Battle of Blenheim, his wife Sarah the Duchess is reputed to have
been ina very anxious state at home, waiting for news. For
comfort, she stroked one of their Spaniels that was soon to have
puppies. She repeatedly pressed her thumb on the bitch´s head.
When news of the great battle victory arrived, five puppies were
born bearing red thumbprints on their foreheads. This mark became
known as the Blenheim spot.
I n the second half of the
19th century, breeders began to hold shows and think seriously
about breeding the Toy Spaniel to a desired type. It was at this
time that the breed´s appearance started to alter. A shorter
face found favor with the breeders, a sdid a domed head and
longer, low-set ears (the King Charles Spaniel). The old type of
toy spaniel had almost completely disappeared by Edwardian times.
In 1886, the Toy Spaniel Club was founded. Rebirth of the old-type
Toy Spaniel can be traced to an advertisement in the catalog of
Charles Cruft´s Dog Show in 1926: "Blenheim Spaniels of the
Old Type, as shown in the pictures of Charles II´s time, long
face, no stop, flat skull not inclined to be domed, with a spot
in the centre of skull.
The first prizes in classes 947 and 948
are given by Roswell Eldridge, Esq., of New York, and will be
continued for five years. Prizes go to the nearest to type
required." 25 pounds was an enormous amount of money in
those days and it ensured that his whim was not completely
ignored. In the years 1926 - 1929, the winner of the money for
the best dog was Ann´s Son, a key figure in the breed´s history.
Ann´s Son was a Blenheim of such outstanding quality that he
attracted many new admirers to the breed. The ancestry of all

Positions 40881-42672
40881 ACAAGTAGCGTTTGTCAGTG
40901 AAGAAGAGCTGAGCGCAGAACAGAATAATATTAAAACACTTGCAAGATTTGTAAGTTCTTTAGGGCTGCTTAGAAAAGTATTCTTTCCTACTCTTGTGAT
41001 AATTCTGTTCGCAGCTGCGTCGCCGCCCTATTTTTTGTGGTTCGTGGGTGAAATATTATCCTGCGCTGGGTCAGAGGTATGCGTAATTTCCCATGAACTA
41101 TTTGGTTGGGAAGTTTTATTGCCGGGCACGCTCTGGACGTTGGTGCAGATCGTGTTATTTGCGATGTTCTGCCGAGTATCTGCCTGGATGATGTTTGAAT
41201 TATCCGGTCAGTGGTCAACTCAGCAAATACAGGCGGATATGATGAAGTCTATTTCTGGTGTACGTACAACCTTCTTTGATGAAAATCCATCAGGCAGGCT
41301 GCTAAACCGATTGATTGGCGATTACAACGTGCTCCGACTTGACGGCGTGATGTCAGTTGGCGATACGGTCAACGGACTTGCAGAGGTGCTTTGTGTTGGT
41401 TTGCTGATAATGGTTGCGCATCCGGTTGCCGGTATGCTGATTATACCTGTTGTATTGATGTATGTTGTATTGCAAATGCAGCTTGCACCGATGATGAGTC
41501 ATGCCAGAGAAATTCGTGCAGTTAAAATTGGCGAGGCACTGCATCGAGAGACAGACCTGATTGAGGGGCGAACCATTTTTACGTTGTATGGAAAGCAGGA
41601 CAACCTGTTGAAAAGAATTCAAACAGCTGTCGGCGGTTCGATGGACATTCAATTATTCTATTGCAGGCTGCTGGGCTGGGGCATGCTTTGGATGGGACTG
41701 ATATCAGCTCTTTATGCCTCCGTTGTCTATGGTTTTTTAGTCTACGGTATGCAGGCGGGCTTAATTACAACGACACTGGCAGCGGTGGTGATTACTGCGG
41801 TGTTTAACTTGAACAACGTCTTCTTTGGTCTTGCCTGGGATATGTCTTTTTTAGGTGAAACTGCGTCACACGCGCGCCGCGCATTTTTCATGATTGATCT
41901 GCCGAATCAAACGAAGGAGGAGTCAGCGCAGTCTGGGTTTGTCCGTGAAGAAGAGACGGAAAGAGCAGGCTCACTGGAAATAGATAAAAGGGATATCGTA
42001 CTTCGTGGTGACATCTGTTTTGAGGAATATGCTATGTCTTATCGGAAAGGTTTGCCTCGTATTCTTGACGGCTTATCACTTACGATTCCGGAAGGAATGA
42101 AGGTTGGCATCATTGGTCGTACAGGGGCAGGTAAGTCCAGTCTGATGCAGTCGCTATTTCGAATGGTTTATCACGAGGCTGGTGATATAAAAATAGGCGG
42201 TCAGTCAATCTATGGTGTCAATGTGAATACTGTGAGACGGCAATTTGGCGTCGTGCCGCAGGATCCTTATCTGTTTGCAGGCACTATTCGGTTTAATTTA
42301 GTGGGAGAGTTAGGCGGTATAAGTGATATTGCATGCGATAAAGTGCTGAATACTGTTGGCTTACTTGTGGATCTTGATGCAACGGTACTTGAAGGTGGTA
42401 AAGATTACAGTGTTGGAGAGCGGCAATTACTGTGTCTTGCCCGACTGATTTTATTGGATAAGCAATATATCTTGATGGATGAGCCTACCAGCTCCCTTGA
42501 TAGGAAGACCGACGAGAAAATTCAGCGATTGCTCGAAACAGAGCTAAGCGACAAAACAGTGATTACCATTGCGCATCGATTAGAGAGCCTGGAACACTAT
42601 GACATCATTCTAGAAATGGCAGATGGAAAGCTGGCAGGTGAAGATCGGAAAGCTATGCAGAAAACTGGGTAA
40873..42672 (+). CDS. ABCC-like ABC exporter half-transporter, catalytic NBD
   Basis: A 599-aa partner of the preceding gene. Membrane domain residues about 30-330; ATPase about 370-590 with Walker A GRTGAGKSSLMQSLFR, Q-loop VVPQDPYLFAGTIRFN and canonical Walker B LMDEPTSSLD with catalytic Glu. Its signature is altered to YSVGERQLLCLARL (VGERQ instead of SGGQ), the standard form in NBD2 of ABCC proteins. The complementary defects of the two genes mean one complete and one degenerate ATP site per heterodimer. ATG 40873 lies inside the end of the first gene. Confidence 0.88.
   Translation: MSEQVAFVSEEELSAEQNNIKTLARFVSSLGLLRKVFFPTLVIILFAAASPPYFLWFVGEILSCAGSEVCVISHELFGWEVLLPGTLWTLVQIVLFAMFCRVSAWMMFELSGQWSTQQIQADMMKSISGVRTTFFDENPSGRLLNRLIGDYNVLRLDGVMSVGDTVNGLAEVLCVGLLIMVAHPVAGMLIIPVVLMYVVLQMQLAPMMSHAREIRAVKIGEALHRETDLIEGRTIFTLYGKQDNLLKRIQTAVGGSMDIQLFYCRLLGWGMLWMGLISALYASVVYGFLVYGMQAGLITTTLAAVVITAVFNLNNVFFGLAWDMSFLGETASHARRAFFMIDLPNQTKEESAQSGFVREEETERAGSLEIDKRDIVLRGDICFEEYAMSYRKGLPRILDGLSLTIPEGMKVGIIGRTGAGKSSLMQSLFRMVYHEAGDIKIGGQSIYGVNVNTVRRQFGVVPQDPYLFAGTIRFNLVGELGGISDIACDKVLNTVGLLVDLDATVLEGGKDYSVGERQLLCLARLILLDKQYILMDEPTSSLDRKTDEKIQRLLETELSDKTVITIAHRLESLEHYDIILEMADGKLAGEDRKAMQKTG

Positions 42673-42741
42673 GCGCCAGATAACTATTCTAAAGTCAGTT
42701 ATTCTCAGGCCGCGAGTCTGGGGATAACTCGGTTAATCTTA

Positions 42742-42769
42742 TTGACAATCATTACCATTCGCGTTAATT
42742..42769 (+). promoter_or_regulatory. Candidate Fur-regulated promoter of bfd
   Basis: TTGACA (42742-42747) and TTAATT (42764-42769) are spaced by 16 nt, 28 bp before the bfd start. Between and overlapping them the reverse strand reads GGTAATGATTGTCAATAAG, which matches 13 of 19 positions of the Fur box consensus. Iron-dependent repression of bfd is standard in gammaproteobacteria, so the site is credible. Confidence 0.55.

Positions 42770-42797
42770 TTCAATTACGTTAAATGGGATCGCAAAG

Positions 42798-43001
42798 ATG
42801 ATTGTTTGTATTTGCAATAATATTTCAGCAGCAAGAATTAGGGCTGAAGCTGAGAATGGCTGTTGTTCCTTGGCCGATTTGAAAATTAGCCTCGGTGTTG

Cavalier King Charles Spaniels today can be traced back to this
dog. Ann´s Son was also used as a live illusration of the type
required. Breeding away from the short flat face of the King
Charles was giong to be difficult. It is thought that the
introduction of some drop-eared Papillon blood was responsible
for the revival of the long nose and the desired flat-top head.
T he Kennel Club didn´t separate the registration of the King
Charles from the Cavalier King Charles until 1945. In the
intervening years the two breeds have changed places in the
popularity ratings quite dramatically. The Cavalier is quite
regularly in the top five most popular breeds in Britain. In 1973,
Alansmere Aquarius became the first Cavalier and the first Toy
dog to win Best in Show at Cruft´s - a remarkable achievement,
only six generations on from Ann´s Son. Cruft´s Dog Show still
remains the most prestigious conformation competition in England.
The media exposure the breed received resulted in a population
explosion. The Cavalier was hailed as the ideal pet - it needed
no trimming unlike the once-fashionable Poodle and it was such a
convenient size. People breeding for cash were attracted and pet
shops and dealers tried to buy up breeding stock. Somehow, the
special qualities that made the breed so special have managed to
H istory has repeated
itself and the Cavalier has found its place once more in the
royal household. Her Royal Highness Princess Margaret had a
Cavalier called "Rowley" who quite often appeared with
his mistress in photographs. Another very prominent Cavalier was
the attractive Blenheim that shared the White House with
President Reagan and his wife.